Traditionally, a video game is designed around an orientation of an object. Because we’re currently living in an advanced tech word, there’s now a new concept in game engine design called data orientation. There are an increasing number of developers who feel this is the way to build games. The mindset will allow far greater performance than previous designs.
This has been of great benefit to the increasingly large companies that dominate the world of gaming. Bigger teams designing a game make it harder to control all the aspects. Potentially one rogue programmer could seriously damage a game’s development. Object orientation does not allow this to happen. Tools on developing these games have made it possible for programmers to be easily replaced, each one only handling a specific part of the game. This reduces the risk of damage to a game – deliberate or not. Effectively, each programmer works on one layer of the game and does not have to worry about the other layers or how they interact. This is ideal for a big team environment churning out bigger and better games year by year.
The heart of this programming relies on you to keep state within an object. To work on multiple threads you need the introduction of concepts such as synchronization primitives. This creates an issue for the memory access patterns as each virtual function call you make needs a new level of indirection. In essence, object programming focuses on using the GPU and not the CPU of a device. Even if the CPU is dual or quad core, a game programmed this way will not use the power available. This is due to the fact the game is programmed in a non-parallel way so it can never maximize the power in the computer.
Design Orientated Programming
The emphasis of this type of programming is on the parallel. The GPU works in parallel and the vast majority of new computers have two, three or four cores which can potentially speed the game play up and improve the graphics as more of the available power is utilized. Using this technique the programming code is designed around the data structure required, not the other way round. This is a case of turning current programming models upside down.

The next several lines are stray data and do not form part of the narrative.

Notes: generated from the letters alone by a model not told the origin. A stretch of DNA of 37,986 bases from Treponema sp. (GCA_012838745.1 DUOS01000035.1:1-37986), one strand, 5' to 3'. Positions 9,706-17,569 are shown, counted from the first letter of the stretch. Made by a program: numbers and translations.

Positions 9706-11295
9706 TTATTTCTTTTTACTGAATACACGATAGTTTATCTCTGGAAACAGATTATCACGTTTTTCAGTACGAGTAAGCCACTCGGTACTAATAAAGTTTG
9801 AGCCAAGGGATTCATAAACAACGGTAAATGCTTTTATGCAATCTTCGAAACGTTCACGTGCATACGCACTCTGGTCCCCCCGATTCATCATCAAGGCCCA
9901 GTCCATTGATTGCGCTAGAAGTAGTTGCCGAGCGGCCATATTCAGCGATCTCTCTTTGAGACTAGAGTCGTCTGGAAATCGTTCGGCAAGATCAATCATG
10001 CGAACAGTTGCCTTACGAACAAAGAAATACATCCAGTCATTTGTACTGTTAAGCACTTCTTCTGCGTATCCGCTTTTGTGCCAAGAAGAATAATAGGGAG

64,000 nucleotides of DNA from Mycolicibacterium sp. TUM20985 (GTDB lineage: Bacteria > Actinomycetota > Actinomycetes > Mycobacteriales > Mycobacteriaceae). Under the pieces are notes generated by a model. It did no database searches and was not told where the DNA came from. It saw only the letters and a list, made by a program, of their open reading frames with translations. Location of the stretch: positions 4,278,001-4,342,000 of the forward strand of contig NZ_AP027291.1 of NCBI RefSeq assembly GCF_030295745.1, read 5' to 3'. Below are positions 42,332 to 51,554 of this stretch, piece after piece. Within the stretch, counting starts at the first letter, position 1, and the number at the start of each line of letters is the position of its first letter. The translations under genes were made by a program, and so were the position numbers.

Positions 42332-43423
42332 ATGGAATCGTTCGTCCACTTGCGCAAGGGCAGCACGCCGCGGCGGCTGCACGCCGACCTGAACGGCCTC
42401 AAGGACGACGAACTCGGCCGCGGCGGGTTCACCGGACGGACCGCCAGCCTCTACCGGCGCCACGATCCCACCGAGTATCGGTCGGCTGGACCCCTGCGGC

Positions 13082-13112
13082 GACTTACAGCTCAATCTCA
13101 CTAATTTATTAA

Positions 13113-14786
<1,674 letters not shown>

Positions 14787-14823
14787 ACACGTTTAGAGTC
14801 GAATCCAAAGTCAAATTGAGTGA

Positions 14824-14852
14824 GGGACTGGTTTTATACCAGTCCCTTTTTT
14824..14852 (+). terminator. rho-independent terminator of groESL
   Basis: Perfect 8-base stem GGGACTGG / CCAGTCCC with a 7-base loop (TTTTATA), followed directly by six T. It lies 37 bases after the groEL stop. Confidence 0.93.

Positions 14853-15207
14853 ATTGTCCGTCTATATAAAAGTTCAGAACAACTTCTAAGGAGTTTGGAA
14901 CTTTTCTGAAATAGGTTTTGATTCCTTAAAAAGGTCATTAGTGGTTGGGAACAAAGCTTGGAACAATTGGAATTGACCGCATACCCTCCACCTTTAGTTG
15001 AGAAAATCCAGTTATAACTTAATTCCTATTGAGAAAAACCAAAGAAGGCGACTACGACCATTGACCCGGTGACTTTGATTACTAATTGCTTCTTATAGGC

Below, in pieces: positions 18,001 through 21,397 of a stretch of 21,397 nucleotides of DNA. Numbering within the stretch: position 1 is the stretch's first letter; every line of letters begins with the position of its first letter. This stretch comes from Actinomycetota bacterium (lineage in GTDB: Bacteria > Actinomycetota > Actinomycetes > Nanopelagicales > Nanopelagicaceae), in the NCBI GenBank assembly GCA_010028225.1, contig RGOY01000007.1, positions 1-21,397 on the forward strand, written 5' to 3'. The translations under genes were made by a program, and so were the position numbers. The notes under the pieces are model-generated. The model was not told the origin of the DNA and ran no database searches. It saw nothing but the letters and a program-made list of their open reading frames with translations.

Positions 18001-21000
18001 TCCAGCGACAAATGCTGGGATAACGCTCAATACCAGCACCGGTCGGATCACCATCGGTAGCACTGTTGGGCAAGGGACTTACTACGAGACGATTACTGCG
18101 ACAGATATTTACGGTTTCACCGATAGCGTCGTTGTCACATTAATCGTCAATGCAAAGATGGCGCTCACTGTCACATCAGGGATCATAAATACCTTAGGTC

Data can be constructed for each movement a player makes, a concept known as data churning. This can be further broken down into many sub processes. Effectively, every bit of data is manipulated to produce another bit of data. Designing a program this way allows data to be organized in big arrays with good, cache coherent brute force algorithms. Huge rewards are given when performing frames per second. As the name suggests, this method is all about the data. The more you think about it the more you will be excited about the possibilities it opens up.
Parallelization & Vectorization
In simple terms, data orientation allows us to have several data blocks, each having its own thread. These threads are all dealt with by their own CPU core. Multiple cores equates to multiple threads being processed simultaneously. Ultimately, the threads can be rejoined to send to the GPU. This is using the parallel resources available.
Combining classes and Objects
Data orientation design does not seek to oust object orientation. It can be used alongside it to improve the performance and the experience in general. There is an increasing amount of speculation about this type of game production. There are a few early examples available on the market and there are developers trying out games using it.
However, many still prefer the old methods and are resistant to change like www.parkinggames365.net. As the bigger companies may need additional control to ensure the programming is right, it may never be adopted fully. As with most good ideals, it takes time for them to be recognized.